Butter can be used to measure worldwide air pollution
When professor Kevin Jones goes shopping for laboratory supplies, one of his first stops is the local grocery store, specifically, the dairy section. Jones is one of a team of environmental scientists who have found another use for butter - tracking the spread of air pollution around the world.
Jones, a professor at Lancaster University in Lancaster, England, and his colleagues say that a pat of butter could be an effective monitor for atmospheric pollutants. Their conclusions are reported in the current (March 15) issue of Environmental Science & Technology, a peer-reviewed journal of the American Chemical Society, the world's largest scientific society. Traditional pollution analysis uses specialized air sampling devices that are larger, more expensive and more complicated than butter, according to the researchers.
The researchers see butter primarily as a way to estimate and monitor regional pollution levels. Butter samples then could be collected from different areas to estimate the international distribution of the pollutants, Jones said. Elevated regional pollutant concentrations could help investigators better determine the source of the emissions, he noted. The current findings with butter mirror known worldwide patterns of estimated persistent organic pollutant emissions, according to Jones.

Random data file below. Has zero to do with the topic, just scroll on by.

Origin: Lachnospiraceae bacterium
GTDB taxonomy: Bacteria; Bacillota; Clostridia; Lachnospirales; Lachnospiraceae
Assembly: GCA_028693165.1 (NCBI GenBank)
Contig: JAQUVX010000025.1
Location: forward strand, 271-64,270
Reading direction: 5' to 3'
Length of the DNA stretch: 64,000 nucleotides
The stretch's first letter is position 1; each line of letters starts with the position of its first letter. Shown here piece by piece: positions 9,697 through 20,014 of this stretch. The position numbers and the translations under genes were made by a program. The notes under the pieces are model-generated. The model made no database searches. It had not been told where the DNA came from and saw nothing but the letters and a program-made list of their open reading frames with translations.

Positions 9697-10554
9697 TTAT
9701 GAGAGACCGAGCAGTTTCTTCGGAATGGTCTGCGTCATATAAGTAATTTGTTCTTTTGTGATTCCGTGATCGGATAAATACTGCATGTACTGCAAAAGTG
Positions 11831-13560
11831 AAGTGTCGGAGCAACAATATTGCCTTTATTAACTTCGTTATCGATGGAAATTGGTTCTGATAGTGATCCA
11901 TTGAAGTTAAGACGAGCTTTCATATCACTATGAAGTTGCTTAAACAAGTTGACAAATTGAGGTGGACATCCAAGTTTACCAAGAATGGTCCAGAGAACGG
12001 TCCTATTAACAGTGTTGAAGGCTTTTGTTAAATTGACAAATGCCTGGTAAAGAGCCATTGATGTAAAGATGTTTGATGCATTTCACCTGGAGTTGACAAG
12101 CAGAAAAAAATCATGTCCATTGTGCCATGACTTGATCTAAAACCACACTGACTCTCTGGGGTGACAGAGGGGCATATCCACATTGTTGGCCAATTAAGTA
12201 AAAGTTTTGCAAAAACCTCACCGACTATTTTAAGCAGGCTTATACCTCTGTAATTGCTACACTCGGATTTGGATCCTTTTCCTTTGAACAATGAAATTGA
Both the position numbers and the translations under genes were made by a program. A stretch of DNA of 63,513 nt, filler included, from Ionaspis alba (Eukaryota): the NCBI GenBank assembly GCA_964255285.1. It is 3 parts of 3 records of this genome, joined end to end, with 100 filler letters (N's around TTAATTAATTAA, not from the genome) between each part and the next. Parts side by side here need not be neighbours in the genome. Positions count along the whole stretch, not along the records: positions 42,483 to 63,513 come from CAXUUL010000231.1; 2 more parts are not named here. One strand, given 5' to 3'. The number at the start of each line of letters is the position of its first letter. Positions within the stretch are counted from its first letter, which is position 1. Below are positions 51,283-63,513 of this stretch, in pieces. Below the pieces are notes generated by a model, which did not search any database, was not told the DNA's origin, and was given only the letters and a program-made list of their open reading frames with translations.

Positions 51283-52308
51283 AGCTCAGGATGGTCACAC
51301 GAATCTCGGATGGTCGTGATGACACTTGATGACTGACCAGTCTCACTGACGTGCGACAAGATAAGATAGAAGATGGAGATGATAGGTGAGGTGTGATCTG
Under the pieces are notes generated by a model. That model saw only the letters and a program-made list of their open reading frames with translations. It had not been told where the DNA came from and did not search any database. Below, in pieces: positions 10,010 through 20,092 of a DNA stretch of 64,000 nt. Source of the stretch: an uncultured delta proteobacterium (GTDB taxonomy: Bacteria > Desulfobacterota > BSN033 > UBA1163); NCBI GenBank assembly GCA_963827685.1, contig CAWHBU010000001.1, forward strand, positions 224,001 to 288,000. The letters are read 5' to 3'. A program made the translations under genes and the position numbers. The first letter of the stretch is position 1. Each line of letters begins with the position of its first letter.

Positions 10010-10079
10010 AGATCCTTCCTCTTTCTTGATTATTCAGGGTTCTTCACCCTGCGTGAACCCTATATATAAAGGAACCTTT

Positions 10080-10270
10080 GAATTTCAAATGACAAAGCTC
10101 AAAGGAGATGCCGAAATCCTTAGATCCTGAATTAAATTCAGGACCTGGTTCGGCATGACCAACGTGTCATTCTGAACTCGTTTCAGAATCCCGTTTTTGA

Pollutants carried aloft by the wind eventually fall to Earth, often on pastures where cows graze. Persistent organic pollutants - which include PCBs (polychlorinated biphenyls), dioxins and some pesticides - then accumulate in the cows' milk fat, which makes up approximately 80 percent of butter, according to Jones. Margarine, which has less milk fat, is not as useful, he added.
Although airborne emissions can travel great distances, butter is "an important reflection of contamination levels in a local environment and gives an indication of potenti
Contact: Beverly Hassell
American Chemical Society